The nine independent Cuban journalists said that authorities have detained them a total of more than 400 times, usually for reporting news that the Cuban government tries to hide from the island nation’s 11 million people.
One said he uses eight home printers to publish his newsletter, but only two are currently working because ink cartridges are so expensive. Another said he boldly delivers his newsletter to his local Communist Party and government authorities.
They are part of a group of 12 independent Cuban journalists in Miami for three weeks of training on multimedia journalism and the use of smart phones to add quality photos and videos to their reporting. On Wednesday, the nine visited El Nuevo Herald.
With the Cuban government controlling all mass media, including newspapers, television and radio stations, independent or dissident journalists are technically working illegally and are regularly detained and harassed by State Security officers.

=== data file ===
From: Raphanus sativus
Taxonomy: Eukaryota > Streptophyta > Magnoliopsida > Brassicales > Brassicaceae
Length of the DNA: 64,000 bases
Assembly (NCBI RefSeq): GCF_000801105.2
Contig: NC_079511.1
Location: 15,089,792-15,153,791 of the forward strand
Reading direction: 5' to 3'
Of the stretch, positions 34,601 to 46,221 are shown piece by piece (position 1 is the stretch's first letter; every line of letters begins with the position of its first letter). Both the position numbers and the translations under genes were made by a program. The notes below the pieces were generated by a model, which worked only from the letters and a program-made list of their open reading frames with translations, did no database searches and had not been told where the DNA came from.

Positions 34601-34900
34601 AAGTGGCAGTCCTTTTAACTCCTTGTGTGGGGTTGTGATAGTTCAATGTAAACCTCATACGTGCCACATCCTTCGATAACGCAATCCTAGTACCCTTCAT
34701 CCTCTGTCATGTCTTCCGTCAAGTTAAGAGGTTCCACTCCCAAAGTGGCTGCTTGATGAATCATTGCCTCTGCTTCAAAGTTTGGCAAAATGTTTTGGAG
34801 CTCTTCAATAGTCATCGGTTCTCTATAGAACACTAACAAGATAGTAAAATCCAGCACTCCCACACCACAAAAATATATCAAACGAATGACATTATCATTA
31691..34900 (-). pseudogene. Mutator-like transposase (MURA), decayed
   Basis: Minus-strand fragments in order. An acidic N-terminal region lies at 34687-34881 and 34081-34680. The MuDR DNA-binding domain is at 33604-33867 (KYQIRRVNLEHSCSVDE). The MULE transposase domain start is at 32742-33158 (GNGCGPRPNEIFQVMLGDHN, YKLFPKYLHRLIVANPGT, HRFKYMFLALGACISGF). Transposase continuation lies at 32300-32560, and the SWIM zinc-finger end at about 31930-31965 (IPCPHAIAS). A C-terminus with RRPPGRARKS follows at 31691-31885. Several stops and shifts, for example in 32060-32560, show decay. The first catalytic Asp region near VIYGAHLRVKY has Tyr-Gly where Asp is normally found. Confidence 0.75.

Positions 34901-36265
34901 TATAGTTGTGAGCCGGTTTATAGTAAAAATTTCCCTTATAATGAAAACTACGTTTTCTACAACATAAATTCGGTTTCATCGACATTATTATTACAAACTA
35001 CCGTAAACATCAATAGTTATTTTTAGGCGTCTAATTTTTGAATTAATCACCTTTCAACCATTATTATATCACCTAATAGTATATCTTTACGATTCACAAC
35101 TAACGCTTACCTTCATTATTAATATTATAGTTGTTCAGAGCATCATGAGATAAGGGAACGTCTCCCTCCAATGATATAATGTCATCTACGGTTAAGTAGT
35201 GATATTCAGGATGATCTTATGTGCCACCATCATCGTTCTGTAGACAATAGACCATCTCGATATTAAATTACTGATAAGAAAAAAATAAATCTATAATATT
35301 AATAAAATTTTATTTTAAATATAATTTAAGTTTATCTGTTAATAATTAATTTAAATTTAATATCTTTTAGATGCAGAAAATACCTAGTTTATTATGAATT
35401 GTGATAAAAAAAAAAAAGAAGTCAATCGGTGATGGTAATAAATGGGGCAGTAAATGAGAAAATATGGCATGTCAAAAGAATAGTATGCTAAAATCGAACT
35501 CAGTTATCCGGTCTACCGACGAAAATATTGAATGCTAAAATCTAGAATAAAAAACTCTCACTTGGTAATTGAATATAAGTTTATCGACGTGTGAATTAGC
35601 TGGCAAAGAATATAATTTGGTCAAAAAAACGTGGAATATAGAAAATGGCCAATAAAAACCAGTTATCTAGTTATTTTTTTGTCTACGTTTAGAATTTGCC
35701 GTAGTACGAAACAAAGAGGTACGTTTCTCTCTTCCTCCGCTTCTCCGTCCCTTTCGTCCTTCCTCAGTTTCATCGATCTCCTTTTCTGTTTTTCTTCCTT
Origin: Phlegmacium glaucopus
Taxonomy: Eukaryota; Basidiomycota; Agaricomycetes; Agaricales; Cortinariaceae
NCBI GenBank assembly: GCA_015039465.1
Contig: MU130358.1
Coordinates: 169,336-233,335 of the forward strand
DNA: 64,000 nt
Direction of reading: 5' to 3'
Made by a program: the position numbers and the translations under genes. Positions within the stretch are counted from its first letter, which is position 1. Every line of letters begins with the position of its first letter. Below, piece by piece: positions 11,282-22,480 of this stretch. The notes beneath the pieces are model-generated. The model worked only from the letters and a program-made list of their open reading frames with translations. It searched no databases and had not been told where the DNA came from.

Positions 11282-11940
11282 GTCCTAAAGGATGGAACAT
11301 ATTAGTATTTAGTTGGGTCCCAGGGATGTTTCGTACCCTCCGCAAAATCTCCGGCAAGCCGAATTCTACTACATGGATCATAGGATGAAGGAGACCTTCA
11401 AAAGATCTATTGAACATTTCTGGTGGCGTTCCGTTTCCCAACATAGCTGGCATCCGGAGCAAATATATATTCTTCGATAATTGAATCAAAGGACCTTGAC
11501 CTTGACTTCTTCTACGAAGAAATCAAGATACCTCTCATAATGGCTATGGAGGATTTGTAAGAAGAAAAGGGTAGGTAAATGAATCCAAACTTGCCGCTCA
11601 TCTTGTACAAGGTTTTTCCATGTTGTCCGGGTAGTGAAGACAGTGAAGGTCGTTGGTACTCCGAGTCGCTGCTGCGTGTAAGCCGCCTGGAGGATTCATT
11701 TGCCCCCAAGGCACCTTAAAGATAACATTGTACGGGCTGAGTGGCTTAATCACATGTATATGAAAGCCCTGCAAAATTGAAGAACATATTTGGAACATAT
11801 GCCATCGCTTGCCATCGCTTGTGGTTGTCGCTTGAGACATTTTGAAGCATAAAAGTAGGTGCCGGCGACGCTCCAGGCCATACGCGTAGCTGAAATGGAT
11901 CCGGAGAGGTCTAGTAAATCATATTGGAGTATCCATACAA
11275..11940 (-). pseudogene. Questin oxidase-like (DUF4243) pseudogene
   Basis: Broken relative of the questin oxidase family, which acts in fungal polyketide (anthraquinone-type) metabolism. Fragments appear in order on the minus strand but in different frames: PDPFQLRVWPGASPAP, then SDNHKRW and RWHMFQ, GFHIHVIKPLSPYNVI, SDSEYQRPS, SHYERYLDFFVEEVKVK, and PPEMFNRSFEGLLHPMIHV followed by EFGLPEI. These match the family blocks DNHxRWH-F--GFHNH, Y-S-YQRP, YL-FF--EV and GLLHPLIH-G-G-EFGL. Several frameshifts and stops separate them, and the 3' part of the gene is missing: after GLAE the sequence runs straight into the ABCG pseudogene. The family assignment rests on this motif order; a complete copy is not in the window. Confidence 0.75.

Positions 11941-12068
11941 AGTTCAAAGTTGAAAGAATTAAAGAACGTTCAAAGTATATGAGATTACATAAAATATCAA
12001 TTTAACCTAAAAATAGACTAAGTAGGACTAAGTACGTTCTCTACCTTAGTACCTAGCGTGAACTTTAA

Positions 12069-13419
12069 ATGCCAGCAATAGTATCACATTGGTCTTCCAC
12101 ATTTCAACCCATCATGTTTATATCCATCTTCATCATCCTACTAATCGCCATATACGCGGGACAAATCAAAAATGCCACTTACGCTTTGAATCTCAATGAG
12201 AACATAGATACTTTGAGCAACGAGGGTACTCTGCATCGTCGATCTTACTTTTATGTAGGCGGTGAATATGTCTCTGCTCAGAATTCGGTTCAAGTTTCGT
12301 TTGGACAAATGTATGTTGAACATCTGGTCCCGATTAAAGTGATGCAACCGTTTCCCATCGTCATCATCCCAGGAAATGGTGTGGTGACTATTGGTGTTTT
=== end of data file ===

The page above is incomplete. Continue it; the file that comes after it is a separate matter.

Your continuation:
Among the nine were a dentist, a man who studied law, a nurse, a chemist, a former worker at a printing plant and even a former lieutenant colonel in the Interior Ministry, in charge of domestic security.
They publish newsletters on paper or digital memories such as USB flash drives, or send their reports to webpages based abroad, where island residents can read them. Supporters also can send the reports back to Cuba on flash drives, CDs and DVDs.
Roberto de Jesus Guerra, 35, said he spent three years in prison and has been detained more than 180 times for his work as founder and director of the Hablemos Press news agency in Havana, which focuses on denouncing government abuses.
The agency also prints 400-600 copies of a newsletter with four to eight pages twice a month, and distributes them around Havana. Three of his contributors also have spent time in prison, added Guerra, who said he milked cows before turning to journalism.
Raul Luis Risco Perez said he served as a lieutenant colonel in the Interior Ministry and fought in Angola before joining the opposition Alianza Democrática in Pinar del Rio province. He has been briefly detained about 200 times, Risco said.
His newsletter focuses more on “social journalism,” he said, and he delivers it to Communist Party and government officials in the province to show that he is working above-board, if illegally.
Cuba’s government has alleged that all such programs are designed to undermine its communist system and branded dissidents as “mercenaries” hired to attack the Castro revolution.